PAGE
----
Jellyfish Safety 101

A jellyfish in the water can be a breathtaking sight, one that can be quite terrifying when we remember that jellyfish are infamous for having a very painful sting. It’s one of the creatures that we should always watch out for whenever we go to the beach or open sea. That said, there is a lot of misinformation about jellyfish. While these stories are certainly well-intentioned, they may hurt someone in the long run or prevent people from getting the proper treatment for jellyfish stings.

Jellyfish 2

To avoid this, let’s talk about popular jellyfish myths and debunk them right here in this article. We’ll also list down the proper ways of addressing jellyfish stings. These facts will certainly be handy while you’re appreciating the rich biodiversity in popular diving spots and beach resorts in Batangas or any other seaside destination.

Myth 1: Jellyfish are hostile and deliberately attack swimmers and divers.

This is false. Any jellyfish encounter is completely by accident. Jellyfish may be carnivores, but what they eat are typically other forms of sea life—usually creatures that are much smaller than them. Jellyfish are also slow-moving creatures, relying mostly on ocean currents to carry them where they need to go. Also, they don’t swim towards people or sting with malice or ill will; the hooks found on their tentacles are automatically activated when they brush against organic matter—including humans. Stinging incidents happen simply because swimmers and jellyfish accidentally swim into each other’s direction or interact under water.

Myth 2: All jellyfish stings are fatal.

Absolutely false. While there are definitely jellyfish species that carry incredibly potent venom, these are usually quite rare; the chances of you coming across one while in a well-known beach in the Philippines is incredibly small. A jellyfish sting may result in quite a bit of pain, but it’s not an immediate death sentence. Still, every jellyfish sting should be taken very seriously, and urgent medical attention should be sought without delay. Also, the victim may end up being allergic to jellyfish venom; even if it’s harmless, a sting could provoke an allergic response and affect the victim’s breathing.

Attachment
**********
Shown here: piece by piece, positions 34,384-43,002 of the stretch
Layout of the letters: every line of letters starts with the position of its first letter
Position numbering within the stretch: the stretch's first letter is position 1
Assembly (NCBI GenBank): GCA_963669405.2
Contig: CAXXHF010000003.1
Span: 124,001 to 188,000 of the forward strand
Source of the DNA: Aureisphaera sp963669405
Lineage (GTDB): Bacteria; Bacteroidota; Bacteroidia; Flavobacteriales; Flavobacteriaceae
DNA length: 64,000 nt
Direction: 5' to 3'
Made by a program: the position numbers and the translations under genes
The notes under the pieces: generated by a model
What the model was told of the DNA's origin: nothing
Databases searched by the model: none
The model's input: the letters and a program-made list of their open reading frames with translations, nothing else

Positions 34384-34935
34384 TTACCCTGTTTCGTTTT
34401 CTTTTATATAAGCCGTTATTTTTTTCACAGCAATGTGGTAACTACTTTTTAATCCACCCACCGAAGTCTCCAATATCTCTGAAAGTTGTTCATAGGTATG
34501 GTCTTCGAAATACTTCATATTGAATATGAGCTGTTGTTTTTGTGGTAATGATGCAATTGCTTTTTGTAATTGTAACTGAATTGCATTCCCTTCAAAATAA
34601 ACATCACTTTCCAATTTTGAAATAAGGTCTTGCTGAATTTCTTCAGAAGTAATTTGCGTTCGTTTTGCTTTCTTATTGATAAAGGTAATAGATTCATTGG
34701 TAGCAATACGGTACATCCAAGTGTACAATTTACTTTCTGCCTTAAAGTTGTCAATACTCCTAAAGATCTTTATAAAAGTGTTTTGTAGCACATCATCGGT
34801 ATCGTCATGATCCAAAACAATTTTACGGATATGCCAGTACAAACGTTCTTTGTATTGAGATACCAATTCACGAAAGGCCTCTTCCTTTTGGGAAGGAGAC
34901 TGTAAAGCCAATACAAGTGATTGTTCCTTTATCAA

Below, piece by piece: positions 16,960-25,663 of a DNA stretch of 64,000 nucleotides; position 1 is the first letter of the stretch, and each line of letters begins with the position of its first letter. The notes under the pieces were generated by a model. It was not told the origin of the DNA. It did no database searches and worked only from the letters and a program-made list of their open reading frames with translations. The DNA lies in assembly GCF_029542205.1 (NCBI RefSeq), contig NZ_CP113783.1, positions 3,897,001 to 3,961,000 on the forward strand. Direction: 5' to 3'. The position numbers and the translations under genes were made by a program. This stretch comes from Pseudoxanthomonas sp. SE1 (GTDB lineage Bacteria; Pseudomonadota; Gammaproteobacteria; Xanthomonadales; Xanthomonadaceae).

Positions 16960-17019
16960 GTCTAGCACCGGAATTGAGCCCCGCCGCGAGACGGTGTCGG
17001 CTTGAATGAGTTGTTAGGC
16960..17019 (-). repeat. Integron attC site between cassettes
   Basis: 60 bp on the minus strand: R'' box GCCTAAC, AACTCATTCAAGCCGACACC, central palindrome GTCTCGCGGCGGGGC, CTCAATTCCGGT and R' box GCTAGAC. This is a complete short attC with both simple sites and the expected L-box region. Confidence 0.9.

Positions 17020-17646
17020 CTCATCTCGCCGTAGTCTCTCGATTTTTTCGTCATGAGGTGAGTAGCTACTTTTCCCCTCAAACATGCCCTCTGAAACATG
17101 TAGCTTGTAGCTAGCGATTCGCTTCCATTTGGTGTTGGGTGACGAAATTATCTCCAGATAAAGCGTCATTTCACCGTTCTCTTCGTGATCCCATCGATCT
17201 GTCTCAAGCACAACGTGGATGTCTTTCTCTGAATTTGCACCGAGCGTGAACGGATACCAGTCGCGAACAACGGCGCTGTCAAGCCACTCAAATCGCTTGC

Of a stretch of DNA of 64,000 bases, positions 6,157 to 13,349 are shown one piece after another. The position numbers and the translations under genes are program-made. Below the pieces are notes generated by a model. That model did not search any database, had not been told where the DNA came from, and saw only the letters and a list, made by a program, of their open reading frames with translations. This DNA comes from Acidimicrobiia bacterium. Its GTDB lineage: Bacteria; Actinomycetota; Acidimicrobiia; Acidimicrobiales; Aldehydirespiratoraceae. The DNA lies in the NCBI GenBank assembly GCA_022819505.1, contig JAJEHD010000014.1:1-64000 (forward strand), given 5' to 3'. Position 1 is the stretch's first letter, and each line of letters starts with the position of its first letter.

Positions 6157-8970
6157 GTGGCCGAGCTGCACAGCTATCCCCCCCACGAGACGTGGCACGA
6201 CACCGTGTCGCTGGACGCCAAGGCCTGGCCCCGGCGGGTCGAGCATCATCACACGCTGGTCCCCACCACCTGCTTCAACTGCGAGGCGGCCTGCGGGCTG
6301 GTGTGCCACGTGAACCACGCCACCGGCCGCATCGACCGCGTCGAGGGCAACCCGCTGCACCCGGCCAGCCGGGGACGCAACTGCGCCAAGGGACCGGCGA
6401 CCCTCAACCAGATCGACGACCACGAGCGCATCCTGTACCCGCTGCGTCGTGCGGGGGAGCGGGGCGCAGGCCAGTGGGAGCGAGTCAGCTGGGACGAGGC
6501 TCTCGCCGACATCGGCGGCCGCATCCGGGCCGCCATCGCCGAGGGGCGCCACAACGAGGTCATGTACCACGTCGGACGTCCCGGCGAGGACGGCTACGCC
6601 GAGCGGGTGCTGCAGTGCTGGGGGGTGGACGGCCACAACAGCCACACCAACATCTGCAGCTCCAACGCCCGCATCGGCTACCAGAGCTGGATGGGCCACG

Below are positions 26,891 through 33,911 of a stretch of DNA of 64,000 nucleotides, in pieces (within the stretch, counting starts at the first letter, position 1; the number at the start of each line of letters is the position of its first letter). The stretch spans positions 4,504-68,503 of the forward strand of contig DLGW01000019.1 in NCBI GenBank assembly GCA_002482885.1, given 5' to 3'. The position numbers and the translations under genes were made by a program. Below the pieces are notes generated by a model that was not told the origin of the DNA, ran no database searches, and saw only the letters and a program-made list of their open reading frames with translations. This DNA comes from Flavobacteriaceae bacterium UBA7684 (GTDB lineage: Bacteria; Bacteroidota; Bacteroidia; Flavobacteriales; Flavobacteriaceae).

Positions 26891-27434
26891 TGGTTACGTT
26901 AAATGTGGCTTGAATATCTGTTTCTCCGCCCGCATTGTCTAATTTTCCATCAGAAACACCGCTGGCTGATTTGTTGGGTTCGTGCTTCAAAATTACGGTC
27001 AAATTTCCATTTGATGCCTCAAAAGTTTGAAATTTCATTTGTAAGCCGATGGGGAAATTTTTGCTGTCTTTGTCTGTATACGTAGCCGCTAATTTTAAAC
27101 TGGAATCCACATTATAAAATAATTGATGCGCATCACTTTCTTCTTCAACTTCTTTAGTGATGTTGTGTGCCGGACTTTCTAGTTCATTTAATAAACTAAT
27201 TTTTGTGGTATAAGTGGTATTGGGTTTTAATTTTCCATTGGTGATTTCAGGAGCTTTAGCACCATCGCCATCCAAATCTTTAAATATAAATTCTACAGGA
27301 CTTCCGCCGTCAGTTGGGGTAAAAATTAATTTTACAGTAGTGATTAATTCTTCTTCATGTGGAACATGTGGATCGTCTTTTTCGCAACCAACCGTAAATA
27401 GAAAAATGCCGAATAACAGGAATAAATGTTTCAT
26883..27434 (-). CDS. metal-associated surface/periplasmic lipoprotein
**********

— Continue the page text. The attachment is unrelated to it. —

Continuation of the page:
Myth 3: Urinating on the location of a jellyfish sting helps neutralize the venom and relieve pain.

False. Urine may actually make it worse, as the waste material it contains can activate the rest of the nematocysts (stinging organelles) on the parts of the jellyfish that are still attached to the sting site, causing them to pump out more venom. This will obviously exacerbate the pain, as will rubbing or scratching the site of the sting. Using fresh water to wash the sting location will also have a similar effect. It’s better to use vinegar or sea water to try and wash off the stingers, as these two can also help alleviate the pain.

As it is, getting stung by a jellyfish is a real risk when swimming in open water. However, there are steps that you can take to help victims.

  • Use protective gear. Gloves or even plastic bags can help protect you from the stingers as you’re trying to help the victim. Remember, you only need to brush against the nematocysts to activate them and release more venom. Wearing gloves will save you a lot of grief in the long run.
  • Help the victim relax and remove them from the water. By this point, the victim will be in obvious pain and might be panicking. This, in turn, can make the situation worse and lead to further stings or even drowning. Help them relax while pulling them out of the water, and don’t hesitate to seek help from nearby swimmers if you find the task too much to handle alone.
  • Remove the stingers carefully. Grab some sand or a shell and gently use these to scrape the stingers off. Never grab the stingers directly with your fingers. You may also use a shaving cream and a razor if you have them within easy reach.
  • Neutralize the pain. Splash generous amounts of sea water or vinegar onto the affected area to alleviate the pain as well as to wash away any remaining nematocysts. NEVER use fresh or purified water. Using ice packs or antihistamine can also help.
  • Get the victim to a hospital. Regardless if you managed to identify the jellyfish or not, it’s best to play it safe. Get the victim to emergency care for medical treatment.

Jellyfish sting safety begins with you

Don’t play around when jellyfish stings are concerned. By arming yourself with the proper information about jellyfish and what to do when you or your friends get stung, you’ll be able to enjoy your beach trip more without worry or fear.

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Thank you for reading!

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